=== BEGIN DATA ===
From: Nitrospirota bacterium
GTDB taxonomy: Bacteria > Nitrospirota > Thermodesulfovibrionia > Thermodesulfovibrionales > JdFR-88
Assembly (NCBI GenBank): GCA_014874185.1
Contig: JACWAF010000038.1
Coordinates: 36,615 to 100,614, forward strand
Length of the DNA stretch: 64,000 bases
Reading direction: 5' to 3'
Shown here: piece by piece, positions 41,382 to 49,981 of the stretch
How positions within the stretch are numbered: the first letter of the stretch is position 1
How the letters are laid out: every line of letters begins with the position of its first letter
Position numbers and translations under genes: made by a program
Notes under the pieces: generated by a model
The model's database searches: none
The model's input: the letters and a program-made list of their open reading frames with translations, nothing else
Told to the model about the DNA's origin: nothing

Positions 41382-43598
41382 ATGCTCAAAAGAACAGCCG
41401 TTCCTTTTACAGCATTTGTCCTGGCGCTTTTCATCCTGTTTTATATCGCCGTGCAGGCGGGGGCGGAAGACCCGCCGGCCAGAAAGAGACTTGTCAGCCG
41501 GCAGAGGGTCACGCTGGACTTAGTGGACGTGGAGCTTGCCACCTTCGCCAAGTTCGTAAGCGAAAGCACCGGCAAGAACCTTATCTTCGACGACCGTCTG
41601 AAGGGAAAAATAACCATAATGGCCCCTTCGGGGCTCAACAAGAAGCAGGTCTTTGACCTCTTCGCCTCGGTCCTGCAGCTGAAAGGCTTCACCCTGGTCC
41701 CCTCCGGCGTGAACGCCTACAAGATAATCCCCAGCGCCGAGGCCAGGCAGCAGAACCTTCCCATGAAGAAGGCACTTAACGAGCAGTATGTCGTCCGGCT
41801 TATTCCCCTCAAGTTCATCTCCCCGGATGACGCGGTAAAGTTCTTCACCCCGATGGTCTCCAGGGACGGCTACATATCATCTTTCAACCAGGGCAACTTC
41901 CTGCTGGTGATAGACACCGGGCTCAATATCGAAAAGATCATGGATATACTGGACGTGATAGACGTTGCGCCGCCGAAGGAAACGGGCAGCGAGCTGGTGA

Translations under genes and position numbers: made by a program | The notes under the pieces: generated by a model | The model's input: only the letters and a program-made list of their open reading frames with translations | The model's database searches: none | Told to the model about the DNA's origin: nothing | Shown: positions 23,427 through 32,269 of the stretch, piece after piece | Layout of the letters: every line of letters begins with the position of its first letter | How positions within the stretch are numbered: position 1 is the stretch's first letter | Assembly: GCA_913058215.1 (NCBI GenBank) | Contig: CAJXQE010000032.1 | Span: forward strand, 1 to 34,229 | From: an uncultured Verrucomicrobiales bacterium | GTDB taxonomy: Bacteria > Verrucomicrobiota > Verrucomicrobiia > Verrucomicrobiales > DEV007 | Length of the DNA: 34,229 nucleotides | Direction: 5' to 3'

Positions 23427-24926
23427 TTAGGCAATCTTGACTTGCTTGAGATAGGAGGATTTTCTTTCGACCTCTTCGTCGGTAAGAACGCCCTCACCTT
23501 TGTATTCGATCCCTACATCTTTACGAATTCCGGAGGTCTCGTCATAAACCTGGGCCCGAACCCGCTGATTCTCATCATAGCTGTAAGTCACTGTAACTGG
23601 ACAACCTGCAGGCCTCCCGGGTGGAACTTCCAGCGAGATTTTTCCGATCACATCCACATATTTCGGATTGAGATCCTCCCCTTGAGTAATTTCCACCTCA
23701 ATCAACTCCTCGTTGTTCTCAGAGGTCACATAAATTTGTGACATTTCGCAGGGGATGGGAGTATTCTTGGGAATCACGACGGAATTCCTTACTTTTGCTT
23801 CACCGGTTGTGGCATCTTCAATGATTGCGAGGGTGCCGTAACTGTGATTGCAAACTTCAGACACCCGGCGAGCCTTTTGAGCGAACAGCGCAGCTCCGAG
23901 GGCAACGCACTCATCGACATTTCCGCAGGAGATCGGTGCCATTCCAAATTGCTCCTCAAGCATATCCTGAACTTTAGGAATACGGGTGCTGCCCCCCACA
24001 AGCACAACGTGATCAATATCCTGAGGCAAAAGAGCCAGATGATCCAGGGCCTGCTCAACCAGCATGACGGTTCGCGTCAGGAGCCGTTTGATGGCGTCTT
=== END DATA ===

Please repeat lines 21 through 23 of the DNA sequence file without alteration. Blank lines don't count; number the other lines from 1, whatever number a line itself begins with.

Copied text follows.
41701 CCTCCGGCGTGAACGCCTACAAGATAATCCCCAGCGCCGAGGCCAGGCAGCAGAACCTTCCCATGAAGAAGGCACTTAACGAGCAGTATGTCGTCCGGCT
41801 TATTCCCCTCAAGTTCATCTCCCCGGATGACGCGGTAAAGTTCTTCACCCCGATGGTCTCCAGGGACGGCTACATATCATCTTTCAACCAGGGCAACTTC
41901 CTGCTGGTGATAGACACCGGGCTCAATATCGAAAAGATCATGGATATACTGGACGTGATAGACGTTGCGCCGCCGAAGGAAACGGGCAGCGAGCTGGTGA